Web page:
That's a nasty URL.
Don't bother with English language wikipedia on this one; what little there is to be found in other articles is a tad misleading. This would appear to be the relevant sentence, after wading through the whereases:
"by separating the management of railway operation and infrastructure from the provision of railway transport services, separation of accounts being compulsory and organizational or institutional separation being optional,"
Essentially, if you want to run your French train over Portuguese rail, they can't charge you for their trains, only for the use of their rail. But your French train can't attempt to supply commuter rail services for Berlin, say:
"Member States may exclude from the scope of this Directive railway undertakings whose activity is limited to the provision of solely urban, suburban or regional services."
Altho apparently if Germany wanted to let you, they could.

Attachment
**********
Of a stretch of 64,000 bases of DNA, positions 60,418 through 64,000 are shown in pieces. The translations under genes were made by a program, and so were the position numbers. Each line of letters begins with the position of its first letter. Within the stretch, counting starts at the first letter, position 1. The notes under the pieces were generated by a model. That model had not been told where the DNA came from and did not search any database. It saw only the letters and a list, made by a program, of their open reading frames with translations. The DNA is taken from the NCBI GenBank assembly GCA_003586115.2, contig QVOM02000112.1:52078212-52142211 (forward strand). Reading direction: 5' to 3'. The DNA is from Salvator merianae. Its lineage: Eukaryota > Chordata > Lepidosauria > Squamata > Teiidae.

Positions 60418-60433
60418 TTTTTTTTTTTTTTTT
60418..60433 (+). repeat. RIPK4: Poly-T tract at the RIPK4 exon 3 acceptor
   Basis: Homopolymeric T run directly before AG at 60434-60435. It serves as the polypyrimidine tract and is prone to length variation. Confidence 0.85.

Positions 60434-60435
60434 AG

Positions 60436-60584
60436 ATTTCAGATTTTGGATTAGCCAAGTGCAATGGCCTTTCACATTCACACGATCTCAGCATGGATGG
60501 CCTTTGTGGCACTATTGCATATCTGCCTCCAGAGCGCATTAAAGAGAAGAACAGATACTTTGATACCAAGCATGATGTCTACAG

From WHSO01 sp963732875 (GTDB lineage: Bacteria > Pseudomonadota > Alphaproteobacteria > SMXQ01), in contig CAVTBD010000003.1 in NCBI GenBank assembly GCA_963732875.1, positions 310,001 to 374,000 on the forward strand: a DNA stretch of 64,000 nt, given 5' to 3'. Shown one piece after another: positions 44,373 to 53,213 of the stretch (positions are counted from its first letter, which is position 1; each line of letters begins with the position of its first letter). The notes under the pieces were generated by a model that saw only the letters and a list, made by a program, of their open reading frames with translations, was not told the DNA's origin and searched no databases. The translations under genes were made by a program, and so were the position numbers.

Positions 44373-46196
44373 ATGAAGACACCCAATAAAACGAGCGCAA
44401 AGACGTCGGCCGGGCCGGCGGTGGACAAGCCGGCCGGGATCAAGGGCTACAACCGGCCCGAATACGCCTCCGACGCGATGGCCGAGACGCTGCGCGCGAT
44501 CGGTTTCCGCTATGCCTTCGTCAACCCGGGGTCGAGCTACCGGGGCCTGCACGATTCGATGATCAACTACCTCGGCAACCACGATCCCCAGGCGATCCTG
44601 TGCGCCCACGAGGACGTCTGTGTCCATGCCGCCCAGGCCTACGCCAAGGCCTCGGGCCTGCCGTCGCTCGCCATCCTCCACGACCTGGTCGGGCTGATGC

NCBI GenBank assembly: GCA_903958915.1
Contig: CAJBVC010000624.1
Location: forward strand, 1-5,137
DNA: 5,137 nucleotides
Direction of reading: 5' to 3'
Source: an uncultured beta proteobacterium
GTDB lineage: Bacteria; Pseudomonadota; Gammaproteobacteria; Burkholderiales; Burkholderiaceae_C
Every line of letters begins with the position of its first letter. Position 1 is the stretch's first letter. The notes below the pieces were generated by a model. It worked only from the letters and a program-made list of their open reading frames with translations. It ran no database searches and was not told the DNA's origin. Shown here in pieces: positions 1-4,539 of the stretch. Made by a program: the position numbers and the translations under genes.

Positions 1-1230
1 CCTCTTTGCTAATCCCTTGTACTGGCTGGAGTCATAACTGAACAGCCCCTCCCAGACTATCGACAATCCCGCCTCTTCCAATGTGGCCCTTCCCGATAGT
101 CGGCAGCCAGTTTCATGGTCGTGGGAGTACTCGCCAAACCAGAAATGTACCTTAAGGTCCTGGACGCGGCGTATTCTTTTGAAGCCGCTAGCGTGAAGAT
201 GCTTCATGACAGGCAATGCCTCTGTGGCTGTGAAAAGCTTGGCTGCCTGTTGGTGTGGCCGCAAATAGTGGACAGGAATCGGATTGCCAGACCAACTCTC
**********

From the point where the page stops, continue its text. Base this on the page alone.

This bit is daunting; is that mandatory privatization or act like privatized?
"Railway undertakings shall be managed according to the principles which apply to commercial companies; this shall also apply to their public services obligations imposed by the State and to public services contracts which they conclude with the competent authorities of the Member State."
I think Article 6 and 7 amount to saying that Member States _can_ finance railway infrastructure. I don't think there is any prohibition on subsidies to the organizations running the trains, but they aren't supposed to cross-subsidize. But I'm prepared to allow for my having totally misunderstood something. Ending with a bunch of stuff about what can go into a user fee calculation, and how to complain if you think you got jacked around.
This is fairly amazing stuff. Clearly someone sat down, realized the problems associated with having any entity control track and trains, the desirability of running trains on each others track, and that if you try to solve this by privatizing absolutely everything, you'll get conglomerate/rollup/M&A crap abusing whoever is responsible for track maintenance and said, screw it, let's just separate and regulate. Of course it could in theory be solved by having One Railway To Rule Them All, but that seems pretty unlikely. Even in the EU.